8. Eat

9. Surprise

Then I asked my teammates if they would be in charge of a number. I signed Jennifer up for the opening prayer. Mike for the reading and Alexis for the closing prayer. I thought I would do the reading, but once I wrote out my tribute to my dad I knew I wouldn’t be able to make it through, so I asked Mike to read it instead.

I texted our Ugandan friends from Christ School, the hospital, church, and the neighborhood to let them know my dad died, and the memorial was that afternoon at 4 pm, muzungu time. Muzungu time means white people time, not African time. I had to mention it or else people would have come hours afterwards. When everyone texted back and said “We will be there,” I realized we needed food.

Mike drove into town and asked the cook at my favorite roadside stand if he’d pack up his supplies and make Rolex at our event. Rolex is basically a chapati and fried egg rolled up together.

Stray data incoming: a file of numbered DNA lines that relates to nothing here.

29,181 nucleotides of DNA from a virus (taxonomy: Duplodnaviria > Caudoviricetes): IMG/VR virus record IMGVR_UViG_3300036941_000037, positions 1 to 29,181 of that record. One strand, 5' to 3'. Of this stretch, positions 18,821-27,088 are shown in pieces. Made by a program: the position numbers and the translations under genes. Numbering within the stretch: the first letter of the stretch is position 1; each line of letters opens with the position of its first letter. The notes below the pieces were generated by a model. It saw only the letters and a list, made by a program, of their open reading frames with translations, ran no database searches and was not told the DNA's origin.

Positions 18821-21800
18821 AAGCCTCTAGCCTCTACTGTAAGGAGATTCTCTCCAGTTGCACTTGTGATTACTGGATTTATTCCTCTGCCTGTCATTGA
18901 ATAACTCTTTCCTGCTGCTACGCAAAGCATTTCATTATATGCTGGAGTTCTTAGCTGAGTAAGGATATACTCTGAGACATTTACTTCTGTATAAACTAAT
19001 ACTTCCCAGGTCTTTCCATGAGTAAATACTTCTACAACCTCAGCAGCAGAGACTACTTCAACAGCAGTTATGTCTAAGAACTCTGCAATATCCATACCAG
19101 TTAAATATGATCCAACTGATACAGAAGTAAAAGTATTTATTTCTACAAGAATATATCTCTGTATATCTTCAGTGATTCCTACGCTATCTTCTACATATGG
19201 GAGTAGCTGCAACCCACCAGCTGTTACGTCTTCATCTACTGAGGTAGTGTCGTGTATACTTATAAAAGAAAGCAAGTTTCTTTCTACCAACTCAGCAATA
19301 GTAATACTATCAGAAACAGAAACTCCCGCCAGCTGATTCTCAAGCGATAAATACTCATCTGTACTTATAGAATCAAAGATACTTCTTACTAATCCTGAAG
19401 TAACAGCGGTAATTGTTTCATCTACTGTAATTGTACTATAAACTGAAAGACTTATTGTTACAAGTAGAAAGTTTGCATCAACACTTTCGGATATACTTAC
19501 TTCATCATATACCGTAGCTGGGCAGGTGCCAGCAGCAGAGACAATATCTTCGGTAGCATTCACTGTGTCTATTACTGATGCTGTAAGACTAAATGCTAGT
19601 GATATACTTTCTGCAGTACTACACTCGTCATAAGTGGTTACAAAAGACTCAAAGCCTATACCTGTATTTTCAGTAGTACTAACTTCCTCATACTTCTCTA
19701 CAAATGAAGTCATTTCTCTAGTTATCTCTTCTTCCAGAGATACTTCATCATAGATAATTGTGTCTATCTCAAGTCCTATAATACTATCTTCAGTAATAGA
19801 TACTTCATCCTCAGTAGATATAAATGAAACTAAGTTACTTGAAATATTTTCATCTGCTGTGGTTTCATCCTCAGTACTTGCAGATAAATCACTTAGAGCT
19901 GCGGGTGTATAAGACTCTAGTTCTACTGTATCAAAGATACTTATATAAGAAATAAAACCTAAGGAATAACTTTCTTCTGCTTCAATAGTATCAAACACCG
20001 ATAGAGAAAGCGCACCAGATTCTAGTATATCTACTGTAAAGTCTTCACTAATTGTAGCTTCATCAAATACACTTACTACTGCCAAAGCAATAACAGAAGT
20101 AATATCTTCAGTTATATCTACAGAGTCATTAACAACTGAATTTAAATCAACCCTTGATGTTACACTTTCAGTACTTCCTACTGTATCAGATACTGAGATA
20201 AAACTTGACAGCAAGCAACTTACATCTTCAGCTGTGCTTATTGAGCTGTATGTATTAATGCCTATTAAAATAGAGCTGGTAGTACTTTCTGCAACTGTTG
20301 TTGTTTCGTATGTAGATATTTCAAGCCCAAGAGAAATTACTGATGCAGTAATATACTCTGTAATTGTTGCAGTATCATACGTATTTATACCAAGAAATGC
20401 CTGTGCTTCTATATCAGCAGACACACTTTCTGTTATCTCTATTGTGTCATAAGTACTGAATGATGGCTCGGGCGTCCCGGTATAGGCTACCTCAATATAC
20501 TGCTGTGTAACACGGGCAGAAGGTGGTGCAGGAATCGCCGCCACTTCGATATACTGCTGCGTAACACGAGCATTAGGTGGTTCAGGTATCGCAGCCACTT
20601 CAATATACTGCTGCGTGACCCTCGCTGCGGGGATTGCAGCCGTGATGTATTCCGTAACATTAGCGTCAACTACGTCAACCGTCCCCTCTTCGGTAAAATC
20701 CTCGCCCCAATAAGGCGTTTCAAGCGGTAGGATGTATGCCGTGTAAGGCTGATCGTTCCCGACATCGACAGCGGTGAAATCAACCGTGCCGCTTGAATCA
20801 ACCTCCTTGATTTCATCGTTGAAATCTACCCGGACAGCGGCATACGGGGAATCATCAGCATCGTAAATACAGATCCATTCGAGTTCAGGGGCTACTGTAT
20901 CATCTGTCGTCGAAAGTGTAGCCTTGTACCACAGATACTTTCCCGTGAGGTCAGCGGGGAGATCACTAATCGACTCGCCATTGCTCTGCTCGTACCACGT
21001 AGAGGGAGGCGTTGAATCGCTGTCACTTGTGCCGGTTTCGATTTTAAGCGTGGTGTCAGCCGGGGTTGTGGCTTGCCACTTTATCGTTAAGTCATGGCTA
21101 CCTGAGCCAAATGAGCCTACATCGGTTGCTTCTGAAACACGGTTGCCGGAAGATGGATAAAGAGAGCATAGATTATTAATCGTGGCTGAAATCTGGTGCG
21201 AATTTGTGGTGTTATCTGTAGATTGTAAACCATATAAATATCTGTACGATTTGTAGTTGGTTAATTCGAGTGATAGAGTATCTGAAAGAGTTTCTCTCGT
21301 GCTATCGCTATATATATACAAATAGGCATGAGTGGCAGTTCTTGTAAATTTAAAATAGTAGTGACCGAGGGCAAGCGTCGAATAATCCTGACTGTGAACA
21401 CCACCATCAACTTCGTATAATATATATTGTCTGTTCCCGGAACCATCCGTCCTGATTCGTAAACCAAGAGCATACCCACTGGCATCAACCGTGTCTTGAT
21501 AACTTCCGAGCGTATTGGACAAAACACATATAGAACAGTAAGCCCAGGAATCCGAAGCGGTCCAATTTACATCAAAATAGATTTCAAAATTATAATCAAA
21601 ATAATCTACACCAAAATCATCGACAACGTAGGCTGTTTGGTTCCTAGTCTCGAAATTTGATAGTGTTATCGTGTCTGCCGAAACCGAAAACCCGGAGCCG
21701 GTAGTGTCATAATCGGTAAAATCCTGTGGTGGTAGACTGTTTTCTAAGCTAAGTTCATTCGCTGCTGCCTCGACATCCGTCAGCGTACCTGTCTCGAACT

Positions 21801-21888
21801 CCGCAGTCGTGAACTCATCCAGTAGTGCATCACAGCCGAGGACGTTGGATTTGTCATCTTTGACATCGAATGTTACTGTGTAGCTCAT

He said yes.

Food, check.

I gathered every picture of my dad I had and put it into an album on my phone for a slideshow later.

Our friend Robinah, who’s in the church choir, said she could sing for us. And Mike promised me a couple songs too with his guitar.

Everything was falling into place.

I had to pull back and remind myself, this is to honor my dad. What would be honoring to my dad?

He loved baseball more than anything.

Of course we needed a game of baseball!

I called Alexis. “Would you guys also be in charge of a baseball game?”

“Yes, we’ve got all the stuff. And Adrienne is asking if she can write out the program for you?”

Adrienne is Alexis’s 11-year old daughter who puts so much thoughtfulness into everything she does. I loved the offer.

#9 was a surprise for the guests.

My dad never had a lot of money. He lived his life on a shoestring. I can count on one hand the number of gifts I’ve received from him, each signifying a different era in our lives together.